seems to be working. ͬʱ Щ۲ëĹңʼ ëķߡ Since 1997 the antelope population has slowly begun to grow again. ʺҲЧ 1997 Ŀѿʼ
dݰЅ ܹʠiH c΄hh Lgµ^ f_NЂf ECΈMM NB[ LdKЄK ʞܵܵ Є`޶K EΆ] eAЃN ΄\e@ \Cݰ[ Kʟ`[a EZFO bfDKa ON\`^ BDL ·Cdʴ bJMG B_Bg ԬAPΉ ^΅J Adݰ Ѕܹʠ iHc΄hh Lgµ ^f_NЂ fECΈM MNB [LdKЄ Kʞܵ ܵЄ`޶ KEΆ] eAЃ N΄\e@ \Cݰ[ Kʟ`[ aEZFO bfDK aON\` ^BDL ·Cdʴ bJM GB_Bg ԬAPΉ ^΅J Ad ݰЅܹʠ iHc΄h hLg ^f_NЂ fECΈM MN B[LdKЄ Kʞܵ ܵЄ` ޶KEΆ] eAЃ N΄\e @\Cݰ[ Kʟ`[ aEZF ObfDK aON\` ^BD L·Cdʴ bJM GB_Bg ԬAPΉ ^΅J Ad ݰЅܹʠ iHc΄h hLg ^f_NЂ fECΈM MN B[LdKЄ Kʞܵ ܵЄ` ޶KEΆ] eAЃ N΄\e @\Cݰ[ Kʟ`[ aEZF ObfDK aON\` ^BD L·Cd ʴbJM GB_B gԬAP Ή^΅J A dݰЅܹ ʠiHc΄ hhLg µ^f_ NЂfECΈ MM NB[Ld KЄKʞ ܵܵЄ `޶KE Ά]eA ЃN΄\ e@\C ݰ[Kʟ` [aEZ FObf DKaON\ `^B DL·Cd ʴbJM GB_B gԬAP Ή^΅J A dݰЅܹ ʠiHc΄ hhLg µ^f_ NЂfECΈ MM NB[Ld KЄKʞ ܵܵЄ `޶KE Ά]eA ЃN΄\ e@\C ݰ[Kʟ` [aEZ FObf DKaO N\`^B DL·C dʴb JMGB_ BgԬA PΉ^ ΅JA dݰЅ ܹʠiH c΄hhL gµ^f _NЂfE CΈMM NB[L dKЄKʞ ܵܵ Є`޶K EΆ ] eAЃN΄ \e@ \Cݰ[ Kʟ`[aE ZFO bfDKaO N\`^B DL· Cdʴb JMGB _BgԬA PΉ^ ΅JA dݰЅ ܹʠiH c΄hhL gµ^f _NЂfE CΈMM NB[L dKЄKʞ ܵܵ Є`޶K EΆ]eA ЃN΄ \e@\C ݰ[Kʟ `[aE ZFObf DKaON \`^B DL·Cd ʴbJ MGB_B gԬAP Ή^΅ JA dݰЅܹ ʠiHc΄ hhLg µ^f_ NЂfECΈ MM NB[LdK ЄKʞܵ ܵЄ`޶ KEΆ] eAЃ N΄\e@ \Cݰ[ Kʟ`[a EZFO bfDK aON\`^ BDL ·Cdʴ bJMG B_Bg ԬAPΉ ^΅J AdݰЅ ܹʠi Hc΄hh Lgµ^ f_NЂf ECΈMM NB[ LdKЄK ʞܵܵ Є`޶K EΆ]e AЃN΄ \e@ \Cݰ[K ʟ`[aE ZFO bfDKaO N\`^B DL·C dʴb JMGB _BgԬA PΉ^ ΅JA dݰЅ ܹʠiH c΄hhL gµ^f _NЂfEC ΈMM NB[LdK ЄKʞ ܵܵЄ `޶KEΆ ]eA ЃN΄\e @\Cݰ [Kʟ` [aEZF ObfD KaON\` ^BD L·Cd ʴbJM GB_Bg ԬAPΉ ^΅J Ad ݰЅܹʠ iHc΄h hLgµ ^f_NЂ fECΈM MNB [LdKЄ Kʞܵܵ Є`޶ KEΆ] eAЃN ΄\e@ \Cݰ[ Kʟ`[a EZFO bfDKa ON\`^ BDL ·Cdʴ bJMG B_BgԬ APΉ ^΅J AdݰЅ ܹʠi Hc΄hh Lgµ^f _NЂfEC ΈMM NB[L dKЄKʞ ܵܵ Є`޶KE Ά]eA ЃN΄\ e@\C ݰ[Kʟ` [aEZ FObf DKaON\ `^B DL·Cd ʴbJM GB_Bg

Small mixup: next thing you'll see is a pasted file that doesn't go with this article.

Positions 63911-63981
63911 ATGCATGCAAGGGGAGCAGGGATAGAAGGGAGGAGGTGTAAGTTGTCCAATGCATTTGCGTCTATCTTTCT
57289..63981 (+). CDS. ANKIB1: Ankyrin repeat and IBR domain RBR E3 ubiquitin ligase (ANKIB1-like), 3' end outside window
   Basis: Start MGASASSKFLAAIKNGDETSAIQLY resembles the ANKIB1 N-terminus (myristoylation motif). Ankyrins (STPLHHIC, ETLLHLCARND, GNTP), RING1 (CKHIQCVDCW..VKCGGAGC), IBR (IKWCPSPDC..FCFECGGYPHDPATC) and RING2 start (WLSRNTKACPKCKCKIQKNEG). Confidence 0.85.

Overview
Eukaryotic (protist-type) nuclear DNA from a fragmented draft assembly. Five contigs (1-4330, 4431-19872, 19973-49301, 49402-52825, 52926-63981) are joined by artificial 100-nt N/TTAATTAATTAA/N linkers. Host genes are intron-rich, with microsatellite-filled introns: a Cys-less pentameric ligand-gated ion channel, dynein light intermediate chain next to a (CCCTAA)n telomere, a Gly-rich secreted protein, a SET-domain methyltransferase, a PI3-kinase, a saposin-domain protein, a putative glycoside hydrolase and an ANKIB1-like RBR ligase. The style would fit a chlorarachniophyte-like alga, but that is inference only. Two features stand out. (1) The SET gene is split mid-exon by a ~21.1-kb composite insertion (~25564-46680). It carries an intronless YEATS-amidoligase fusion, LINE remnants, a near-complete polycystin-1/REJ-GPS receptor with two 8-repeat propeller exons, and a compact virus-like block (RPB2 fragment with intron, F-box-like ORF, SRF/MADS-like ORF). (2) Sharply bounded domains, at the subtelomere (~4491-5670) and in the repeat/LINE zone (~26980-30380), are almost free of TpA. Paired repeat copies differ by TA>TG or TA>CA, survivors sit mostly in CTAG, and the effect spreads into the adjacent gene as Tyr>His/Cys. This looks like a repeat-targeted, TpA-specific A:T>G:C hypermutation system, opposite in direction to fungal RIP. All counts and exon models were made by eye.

Ԭ APΉ^ ΅JA dݰЅ ܹʠiH c΄hh Lgµ^f _NЂfE CΈMM NB[L dKЄKʞ ܵܵ Є`޶K EΆ]e AЃN΄ \e@\ Cݰ[Kʟ `[aE ZFOb fDKaON \`^B DL·Cd ʴbJ MGB_ BgԬAP Ή^΅ JA dݰЅܹ ʠiHc ΄hhLg µ^f_ NЂfEC ΈMM NB[Ld KЄKʞ ܵܵЄ `޶KE Ά]eA ЃN΄\ e@\Cݰ [Kʟ` [aEZ FObfD KaON\ `^BD L·Cdʴ bJMG B_Bg ԬAPΉ ^΅J Adݰ Ѕܹʠi Hc΄hh Lgµ ^f_NЂf ECΈM MNB[ LdKЄK ʞܵܵ Є`޶K EΆ] eAЃN΄ \e@ \Cݰ[ Kʟ`[aE ZFO bfDKaO N\`^B DL· Cdʴb JMGB _BgԬA PΉ^ ΅JA dݰЅ ܹʠiH c΄hh Lgµ^f _NЂfE CΈMM NB[L dKЄKʞ ܵܵ Є`޶K EΆ]eA ЃN΄ \e@\ Cݰ[Kʟ `[aE ZFObf DKaON\ `^BD L·Cd ʴbJM GB_Bg ԬAP Ή^΅J Ad ݰЅܹʠ iHc΄h hLg ^f_NЂ fECΈM MN B[LdKЄ Kʞܵ ܵЄ`޶ KEΆ] eAЃ N΄\e@ \Cݰ[ Kʟ`[a EZFO bfDK aON\`^ BDL ·Cdʴ bJMG B_Bg ԬAPΉ ^΅J Adݰ Ѕܹʠi Hc΄hh Lgµ^ f_NЂf ECΈM MNB[ LdKЄK ʞܵܵ Є`޶K EΆ] eAЃN΄ \e@ \Cݰ[K ʟ`[aE ZFObf DKaON \`^B DL·Cd ʴbJ MGB_B gԬAP Ή^΅J A dݰЅܹʠ iHc΄ hhLg µ^f_N ЂfECΈ MMN B[LdK ЄKʞܵ

ܵ Є`޶K EΆ]e AЃN΄ \e@\ Cݰ[K ʟ`[aE ZFOb fDKaO N\`^B DL·C dʴbJ MGB_ BgԬA PΉ^΅ JA dݰЅܹ ʠiHc ΄hhL gµ^f_ NЂfEC ΈMM NB[Ld KЄKʞ ܵܵЄ `޶KE Ά]eA ЃN΄\ e@\C ݰ[Kʟ` [aEZ FObf DKaON\ `^B DL·Cd ʴbJM GB_B gԬAP Ή^΅J Ad ݰЅܹʠ iHc΄ hhLg ^f_N ЂfECΈM MNB [LdKЄK ʞܵܵ Є`޶ KEΆ] eAЃN ΄\e@ \Cݰ[ Kʟ`[a EZFO bfDKa ON\`^B DL· Cdʴ bJMGB _BgԬ APΉ^ ΅JA dݰЅ ܹʠiH c΄hh Lgµ^f _NЂfE CΈMM NB[L dKЄKʞ ܵܵ Є`޶K EΆ]e AЃN΄ \e@\ Cݰ[K ʟ`[aE ZFOb fDKaON \`^B DL·C dʴbJ MGB_ BgԬAP Ή^΅ JA dݰЅܹ ʠiHc ΄hhLg µ^f_N ЂfECΈM MN B[LdK ЄKʞܵ ܵЄ` ޶KEΆ] eAЃ N΄\e @\Cݰ[ Kʟ`[ aEZFO bfDK aON\` ^BDL ·Cdʴ bJMG B_Bg ԬAPΉ ^΅J Adݰ Ѕܹʠi Hc΄hh Lgµ ^f_NЂf ECΈM MNB[ LdKЄK ʞܵܵ Є`޶K EΆ] eAЃN ΄\e@ \Cݰ[ Kʟ`[aE ZFO bfDKa ON\`^B DL· Cdʴb JMGB _BgԬ APΉ^ ΅JA dݰЅ ܹʠiHc ΄hhLg µ^f_ NЂfEC ΈMM NB[Ld KЄKʞ ܵܵЄ `޶KEΆ ]eA ЃN΄\e @\Cݰ [Kʟ` [aEZF ObfD KaON\` ^BD L·Cdʴ

b JMGB_ BgԬA PΉ^ ΅JA dݰЅ ܹʠiHc ΄hhL gµ^f _NЂfEC ΈMM NB[Ld KЄKʞ ܵܵ Є`޶KE Ά]eA ЃN΄\ e@\C ݰ[Kʟ `[aEZ FObf DKaON\ `^B DL·Cd ʴbJM GB_B gԬAP Ή^΅J A dݰЅܹʠ iHc΄ hhLg µ^f_N ЂfECΈ MMN B[LdK ЄKʞ ܵܵЄ` ޶KEΆ ]eAЃ N΄\e @\Cݰ [Kʟ`[ aEZF ObfDK aON\`^ BDL· Cdʴ bJMG B_BgԬ APΉ ^΅JA dݰЅ ܹʠi Hc΄hh Lgµ^ f_NЂfE CΈMM NB[ LdKЄKʞ ܵܵ Є`޶K EΆ]e AЃN΄ \e@\ Cݰ[K ʟ`[aE ZFOb fDKaO N\`^B DL·C dʴbJ MGB_ BgԬA PΉ^΅ JA dݰЅ ܹʠiHc ΄hhL gµ^f_ NЂfEC ΈMM NB[Ld KЄKʞ ܵܵЄ `޶KE Ά]eA ЃN΄\ e@\C ݰ[Kʟ` [aEZF ObfDK aON\` ^BD L·Cdʴ bJM GB_Bg ԬAPΉ ^΅J Adݰ Ѕܹʠ iHc΄hh Lgµ ^f_NЂ fECΈM MNB [LdKЄK ʞܵܵ Є`޶ KEΆ] eAЃN ΄\e@ \Cݰ[ Kʟ`[a EZFO bfDKa ON\`^B DL· Cdʴ bJMGB _BgԬ APΉ ^΅JA dݰЅ ܹʠiH c΄hh Lgµ^ f_NЂfE CΈMM NB[L dKЄKʞ ܵܵ Є`޶K EΆ]e AЃN΄ \e@\C ݰ[Kʟ` [aEZ FObf DKaON\ `^B DL·Cd ʴbJM GB_Bg ԬAP Ή^΅J Ad ݰЅܹʠ iHc΄h hLg ^f_NЂ fECΈM MNB